By Erick Johnson and Stacy Jenel Smith
What do Gwen Stefani
, Janet Jackson
, Joaquin Phoenix and Jamie Foxx have in common? They're each recreating entertainment icons in upcoming film projects. We're seeing an avalanche of biopics of show business legends these days. Martin Scorsese's "The Aviator," starring Leonardo DiCaprio
as larger-than-life aviation pioneer and Hollywood kingpin Howard Hughes, offers a lineup of classic stars being played by stars of today. Kate Beckinsale
's portraying smouldering movie queen Ava Gardner, Cate Blanchett
's essaying the role of Katharine Hepburn in her heyday. (Don't you know they just love being turned out in that great period wardrobe and hair?) And No Doubt lead singer Stefani
is making her film acting debut as Hollywood's glamorous original blonde "Bombshell," the 1930s doomed film siren Jean Harlow.
Already, Scorsese's casting choices have elicited both applause and jeers. Stefani looks fabulous as Harlow, note some. She's got the star power to bring off the role and it's "inspired casting." Others don't see Gwen as Jean at all. And still others are already turning up their noses at DiCaprio daring to play the great Hughes.
"He looks like a little boy playing dress-up," sneered one industry insider, when the first wave of setside photos broke.
And while Kevin Spacey is convinced that he can play a swingin' Bobby Darin, despite the fact he's already older than the singer was when he died, plenty of Darin's fans are taking a wait and see attitude -- at least.
Such controversy over dearly held images of film and music greats makes playing entertainment immortals a task for only the bravest (and most talented) actors. James Brolin was critically crucified for his performance as Clark Gable in the film "Gable and Lombard," for instance. Jennifer Love Hewitt's portrayal of Audrey Hepburn in 2000's made-for television movie "The Audrey Hepburn Story" won her a host of back-handed compliments. Hewitt was said by many reviewers to do an adequate job with the role, and even those critics admitted they were surprised and had expected worse.
However, when performers can nail such a performance, the rewards are big.
That's exactly what happened to Robert Downey, Jr., who had done good work in a string of movies, but had yet to prove the immensity of his capabilities, when he immersed himself in all things Charlie Chaplin to play Hollywood's supreme genius in the 1992 "Chaplin." He astonished critics and won an Academy Award nomination.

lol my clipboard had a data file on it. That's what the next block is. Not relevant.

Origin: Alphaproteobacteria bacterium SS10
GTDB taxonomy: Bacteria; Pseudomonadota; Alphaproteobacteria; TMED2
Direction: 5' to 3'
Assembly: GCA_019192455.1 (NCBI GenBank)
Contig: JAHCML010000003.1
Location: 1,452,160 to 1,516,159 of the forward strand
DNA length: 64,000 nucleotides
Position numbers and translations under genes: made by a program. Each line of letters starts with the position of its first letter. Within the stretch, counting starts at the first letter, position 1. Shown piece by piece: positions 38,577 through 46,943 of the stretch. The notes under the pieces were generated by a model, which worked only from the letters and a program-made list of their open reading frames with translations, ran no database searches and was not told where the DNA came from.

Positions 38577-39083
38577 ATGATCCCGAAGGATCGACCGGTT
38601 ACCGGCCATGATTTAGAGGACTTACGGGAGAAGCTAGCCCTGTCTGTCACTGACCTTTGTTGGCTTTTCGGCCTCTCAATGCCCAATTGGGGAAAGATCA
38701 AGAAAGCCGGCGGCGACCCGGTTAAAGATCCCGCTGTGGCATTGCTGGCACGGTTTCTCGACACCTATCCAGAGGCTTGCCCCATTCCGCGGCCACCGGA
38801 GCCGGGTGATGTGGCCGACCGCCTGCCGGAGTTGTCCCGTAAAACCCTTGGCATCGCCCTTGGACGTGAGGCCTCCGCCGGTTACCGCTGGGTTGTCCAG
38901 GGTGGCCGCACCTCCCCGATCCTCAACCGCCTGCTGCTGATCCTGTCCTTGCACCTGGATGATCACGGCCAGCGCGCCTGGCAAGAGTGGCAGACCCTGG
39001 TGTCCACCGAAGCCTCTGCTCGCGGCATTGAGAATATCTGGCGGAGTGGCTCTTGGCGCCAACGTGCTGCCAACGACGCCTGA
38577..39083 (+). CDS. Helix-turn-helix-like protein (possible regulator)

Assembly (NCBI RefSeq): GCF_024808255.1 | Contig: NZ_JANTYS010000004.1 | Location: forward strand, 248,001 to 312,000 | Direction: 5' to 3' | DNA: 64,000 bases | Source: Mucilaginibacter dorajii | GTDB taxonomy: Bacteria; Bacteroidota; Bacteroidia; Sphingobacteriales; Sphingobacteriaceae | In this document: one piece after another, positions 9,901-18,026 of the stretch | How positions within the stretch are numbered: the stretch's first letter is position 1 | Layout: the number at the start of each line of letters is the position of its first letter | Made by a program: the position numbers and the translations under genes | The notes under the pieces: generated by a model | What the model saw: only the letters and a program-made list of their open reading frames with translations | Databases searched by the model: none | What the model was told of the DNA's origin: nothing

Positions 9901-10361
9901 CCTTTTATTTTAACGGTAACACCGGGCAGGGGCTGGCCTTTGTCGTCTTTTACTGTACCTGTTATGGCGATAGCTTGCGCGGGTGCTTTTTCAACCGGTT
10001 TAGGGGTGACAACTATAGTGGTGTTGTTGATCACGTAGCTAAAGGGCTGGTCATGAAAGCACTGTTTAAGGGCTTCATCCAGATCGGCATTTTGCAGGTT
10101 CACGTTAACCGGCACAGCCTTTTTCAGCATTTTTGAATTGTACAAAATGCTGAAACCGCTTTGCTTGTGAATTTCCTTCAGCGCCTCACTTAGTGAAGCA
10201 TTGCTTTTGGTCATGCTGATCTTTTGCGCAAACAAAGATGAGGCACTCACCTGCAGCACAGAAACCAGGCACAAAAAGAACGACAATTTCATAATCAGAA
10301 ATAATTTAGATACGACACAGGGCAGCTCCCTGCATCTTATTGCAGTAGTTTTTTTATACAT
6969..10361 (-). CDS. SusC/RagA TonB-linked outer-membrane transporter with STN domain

Halle Berry and Judy Davis each brought home an Emmy, a Golden Globe and a Screen Actors Guild award for star biopic performances -- 1999's "Introducing Dorothy Dandridge" in Halle's case, and 2001's "Life with Judy Garland: Me and My Shadows" in Judy's. The latter was exec produced by Neil Meron and Craig Zadan, the duo behind 'Chicago,' who've practically made star biopics a cottage industry.
Pop superstar Janet Jackson will soon be trying her hand at playing living legend Lena Horne in a television movie for ABC being produced by Meron and Zadan. In the project, which could debut as early as May of next year, Jackson will record her own versions of such Horne jazz classics as "Stormy Weather" and "Just One of Those Things." And lots of luck.
Already in the can is "Unchain My Heart: The Ray Charles Story," which is expected to go into wide release later this year. In the film, Foxx portrays Charles, as it tells the singer's life story of being from a poor family in Albany, Georgia, to going blind from glaucoma at the age of 6, and overcoming racism and other obstacles to become the famous and remarkable performer that he is today.
Even before the recent passing of country music legend Johnny Cash, Joaquin Phoenix and Reese Witherspoon had signed to play Cash and his musician wife, June Carter Cash, in the big-screen drama "Walk the Line." The project, which is slated to go before cameras next year, is being made with full cooperation of the Cash family and will incorporate some of the singer's original songs.
Now -- do you think Renee Zellweger can handle Janis Joplin?
Paramount's "A Piece of My Heart" biopic of the whiskey-voiced 1960s blues-rock singer -- who died of a drug overdose at age 27 -- rolls next year.
And there'll certainly be more star bios after that.